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On This Day: Virginia woman accused of being a witch agrees to trial by water

On this day in history, July 10, 1706, a Virginia woman tried to defend herself against...
On this day in history, July 10, 1706, a Virginia woman tried to defend herself against accusations of being a witch by agreeing to be thrown into a river while tied up, known as a “witch ducking.”(Old Donation Episcopal Church)
Updated: Jul. 10, 2021 at 2:12 PM EDT
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RICHMOND, Va. (WWBT) - On this day in history, July 10, 1706, a Virginia woman tried to defend herself against accusations of being a witch by agreeing to be thrown into a river while tied up, known as a “witch ducking.”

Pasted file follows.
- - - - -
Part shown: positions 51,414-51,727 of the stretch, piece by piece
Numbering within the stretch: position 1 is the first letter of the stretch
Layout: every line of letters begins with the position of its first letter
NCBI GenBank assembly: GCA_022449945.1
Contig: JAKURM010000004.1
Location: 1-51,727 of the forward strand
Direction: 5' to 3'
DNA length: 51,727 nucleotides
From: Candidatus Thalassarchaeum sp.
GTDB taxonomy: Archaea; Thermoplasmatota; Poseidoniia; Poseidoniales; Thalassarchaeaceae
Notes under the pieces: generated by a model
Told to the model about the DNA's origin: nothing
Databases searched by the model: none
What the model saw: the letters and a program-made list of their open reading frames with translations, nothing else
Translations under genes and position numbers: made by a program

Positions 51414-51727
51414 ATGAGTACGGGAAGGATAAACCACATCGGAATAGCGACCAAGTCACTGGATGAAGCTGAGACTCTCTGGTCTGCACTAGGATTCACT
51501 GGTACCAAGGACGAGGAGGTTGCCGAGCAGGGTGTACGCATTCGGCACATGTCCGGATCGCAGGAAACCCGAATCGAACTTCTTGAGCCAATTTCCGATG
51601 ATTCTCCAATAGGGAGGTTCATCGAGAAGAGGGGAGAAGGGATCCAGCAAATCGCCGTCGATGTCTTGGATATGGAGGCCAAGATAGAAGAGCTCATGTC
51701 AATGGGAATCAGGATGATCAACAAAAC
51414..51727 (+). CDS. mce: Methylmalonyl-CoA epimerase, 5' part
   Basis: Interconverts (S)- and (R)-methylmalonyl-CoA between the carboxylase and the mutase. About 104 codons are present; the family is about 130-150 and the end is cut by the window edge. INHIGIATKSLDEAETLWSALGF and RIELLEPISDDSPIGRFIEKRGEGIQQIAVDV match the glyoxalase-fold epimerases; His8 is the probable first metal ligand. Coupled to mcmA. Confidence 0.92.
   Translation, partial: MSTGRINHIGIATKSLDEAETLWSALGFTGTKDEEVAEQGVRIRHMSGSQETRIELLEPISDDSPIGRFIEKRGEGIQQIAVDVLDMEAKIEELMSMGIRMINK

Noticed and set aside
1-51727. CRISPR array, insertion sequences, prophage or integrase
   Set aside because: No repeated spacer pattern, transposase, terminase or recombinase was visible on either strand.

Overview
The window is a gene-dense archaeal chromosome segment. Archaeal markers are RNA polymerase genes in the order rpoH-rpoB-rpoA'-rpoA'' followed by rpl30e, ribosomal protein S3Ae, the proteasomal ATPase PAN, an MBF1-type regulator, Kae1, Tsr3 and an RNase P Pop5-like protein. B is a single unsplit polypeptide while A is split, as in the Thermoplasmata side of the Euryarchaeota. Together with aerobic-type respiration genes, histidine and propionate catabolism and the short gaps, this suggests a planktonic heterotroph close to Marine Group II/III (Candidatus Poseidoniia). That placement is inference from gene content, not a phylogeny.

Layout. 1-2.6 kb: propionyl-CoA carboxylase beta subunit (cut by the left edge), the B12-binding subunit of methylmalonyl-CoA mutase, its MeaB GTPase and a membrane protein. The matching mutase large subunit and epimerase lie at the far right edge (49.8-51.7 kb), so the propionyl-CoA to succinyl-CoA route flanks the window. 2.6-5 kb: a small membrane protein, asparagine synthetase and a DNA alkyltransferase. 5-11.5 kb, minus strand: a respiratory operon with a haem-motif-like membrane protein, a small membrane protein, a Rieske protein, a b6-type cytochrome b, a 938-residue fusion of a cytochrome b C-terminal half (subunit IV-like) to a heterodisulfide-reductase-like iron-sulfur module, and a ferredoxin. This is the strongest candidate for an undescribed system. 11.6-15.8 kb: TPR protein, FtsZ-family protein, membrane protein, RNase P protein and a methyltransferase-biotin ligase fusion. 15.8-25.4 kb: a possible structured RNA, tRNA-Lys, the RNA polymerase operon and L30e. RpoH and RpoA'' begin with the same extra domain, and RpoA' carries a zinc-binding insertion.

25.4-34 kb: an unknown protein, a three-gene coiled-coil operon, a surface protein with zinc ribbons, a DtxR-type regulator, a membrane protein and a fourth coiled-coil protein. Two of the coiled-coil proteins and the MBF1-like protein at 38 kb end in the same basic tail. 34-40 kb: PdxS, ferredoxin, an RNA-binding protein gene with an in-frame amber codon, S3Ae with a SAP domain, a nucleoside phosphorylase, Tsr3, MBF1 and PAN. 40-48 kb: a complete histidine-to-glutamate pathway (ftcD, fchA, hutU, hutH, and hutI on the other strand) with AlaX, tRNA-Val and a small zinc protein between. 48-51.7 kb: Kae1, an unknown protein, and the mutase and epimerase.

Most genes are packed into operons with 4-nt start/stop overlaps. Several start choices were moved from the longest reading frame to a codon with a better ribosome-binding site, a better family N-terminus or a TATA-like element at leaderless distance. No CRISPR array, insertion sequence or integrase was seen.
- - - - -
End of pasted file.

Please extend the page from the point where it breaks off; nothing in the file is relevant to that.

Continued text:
Women were accused of being witches for a number of reasons in the 1600s and 1700s, from livestock dying unexpectedly to a neighbor having a miscarriage.

Grace Sherwood, later known as the “Witch of Pungo,” was one of many women to face accusations of being a witch in colonial America, and like in the famous Salem Witch Trials, she was convicted for witchcraft through a test based on legends.

Nancy Egloff, a historian from the Jamestown-Yorktown Foundation with an interest in telling what she calls HER-story, tells the story of a woman who tried to defend herself against staggering odds - rather than sinking into society’s standards, she floated:

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